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Shame on the California Association of Realtors! The trade association for real estate agents is complaining that this week’s decision by Fannie Mae and Freddie Mac to lift their single family mortgage loan limits from $359,000 to $417,000 didn’t go far enough. Never mind that this was the largest pecentage increase in the limit since 1987, the Realtors want more. California homes cost twice as much as the national average, they argue. And the new limits won’t even get you a median-priced house in the Golden State, which now stands at $538,000. The fact is: easier loan standards have been driving housing prices through the roof. Although no one is really sure what would happen if Fannie or Freddie went into default, the patina of government sponsorship that they exists over these agencies suggests that taxpayers would ultimately bail them out. So what the Realtors are really saying is that taxpayers need to take on more risk to so that the Realtors’ commissions continue to grow. Lower loan limits have not kept housing prices in California from doubling in the past four years. I don’t think the Realtors need any more help from Uncle Sam.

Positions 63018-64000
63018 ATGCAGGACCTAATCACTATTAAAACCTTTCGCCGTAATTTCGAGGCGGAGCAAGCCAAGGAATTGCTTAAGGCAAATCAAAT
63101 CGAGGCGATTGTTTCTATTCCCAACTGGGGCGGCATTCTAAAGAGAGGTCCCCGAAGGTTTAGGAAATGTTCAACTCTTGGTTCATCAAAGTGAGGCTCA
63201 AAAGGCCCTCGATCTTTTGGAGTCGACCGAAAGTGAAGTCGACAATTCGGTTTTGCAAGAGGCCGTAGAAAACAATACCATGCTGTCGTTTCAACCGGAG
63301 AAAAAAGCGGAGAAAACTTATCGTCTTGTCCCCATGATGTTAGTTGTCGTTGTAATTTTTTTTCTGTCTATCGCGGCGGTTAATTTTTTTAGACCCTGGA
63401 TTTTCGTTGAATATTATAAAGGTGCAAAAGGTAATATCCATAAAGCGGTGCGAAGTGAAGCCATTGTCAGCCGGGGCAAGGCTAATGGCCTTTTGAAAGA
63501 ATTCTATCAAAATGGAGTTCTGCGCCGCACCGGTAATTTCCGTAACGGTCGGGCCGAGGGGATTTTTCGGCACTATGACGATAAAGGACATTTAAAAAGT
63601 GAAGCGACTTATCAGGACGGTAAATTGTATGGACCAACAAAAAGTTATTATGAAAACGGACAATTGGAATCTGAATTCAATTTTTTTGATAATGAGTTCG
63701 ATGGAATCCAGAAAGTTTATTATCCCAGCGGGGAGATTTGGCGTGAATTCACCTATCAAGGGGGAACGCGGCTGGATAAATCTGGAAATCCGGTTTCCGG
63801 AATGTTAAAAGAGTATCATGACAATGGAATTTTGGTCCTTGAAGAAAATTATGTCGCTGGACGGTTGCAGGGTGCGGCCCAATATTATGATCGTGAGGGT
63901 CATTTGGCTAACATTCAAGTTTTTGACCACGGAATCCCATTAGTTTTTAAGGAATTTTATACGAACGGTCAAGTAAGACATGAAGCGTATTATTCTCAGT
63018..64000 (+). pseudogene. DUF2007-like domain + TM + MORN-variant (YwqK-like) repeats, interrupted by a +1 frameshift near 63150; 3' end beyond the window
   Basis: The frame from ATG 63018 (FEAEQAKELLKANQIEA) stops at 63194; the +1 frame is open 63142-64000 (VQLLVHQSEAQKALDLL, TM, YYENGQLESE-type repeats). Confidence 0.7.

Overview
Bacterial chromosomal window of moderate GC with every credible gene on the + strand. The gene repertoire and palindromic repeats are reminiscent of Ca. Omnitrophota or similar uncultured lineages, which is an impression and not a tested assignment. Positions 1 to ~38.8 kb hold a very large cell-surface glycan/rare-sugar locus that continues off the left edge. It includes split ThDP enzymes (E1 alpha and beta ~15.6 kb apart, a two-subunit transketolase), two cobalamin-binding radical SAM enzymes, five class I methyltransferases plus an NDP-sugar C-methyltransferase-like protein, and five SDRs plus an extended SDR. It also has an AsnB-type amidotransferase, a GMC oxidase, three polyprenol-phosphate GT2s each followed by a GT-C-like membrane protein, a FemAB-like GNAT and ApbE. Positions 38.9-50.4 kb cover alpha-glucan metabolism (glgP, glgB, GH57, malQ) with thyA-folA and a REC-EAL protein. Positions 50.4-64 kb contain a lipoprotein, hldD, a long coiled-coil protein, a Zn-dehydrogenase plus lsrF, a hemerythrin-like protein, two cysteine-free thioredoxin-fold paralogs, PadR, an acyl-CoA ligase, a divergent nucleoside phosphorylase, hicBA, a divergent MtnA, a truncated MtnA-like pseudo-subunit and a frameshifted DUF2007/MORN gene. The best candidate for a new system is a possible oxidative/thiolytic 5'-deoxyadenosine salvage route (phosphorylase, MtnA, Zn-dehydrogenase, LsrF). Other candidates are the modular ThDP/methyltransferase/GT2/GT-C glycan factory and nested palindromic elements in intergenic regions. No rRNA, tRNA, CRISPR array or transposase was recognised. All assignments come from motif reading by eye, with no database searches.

BusinessWeek editors Chris Palmeri, Prashant Gopal and Peter Coy chronicle the highs and lows of the housing and mortgage markets on their Hot Property blog. In print and online, the Hot Property team first wrote about the potential downside of lenders pushing riskier, "option ARM" mortgages and the rise in mortgage fraud back in 2005—well ahead of many other media outlets. In 2008, Hot Property bloggers finished #1 in a ranking of the world's top 100 "most powerful property people" by the British real estate website Global edge. Hot Property was named among the 25 most influential real estate blogs of 2007 by Inman News.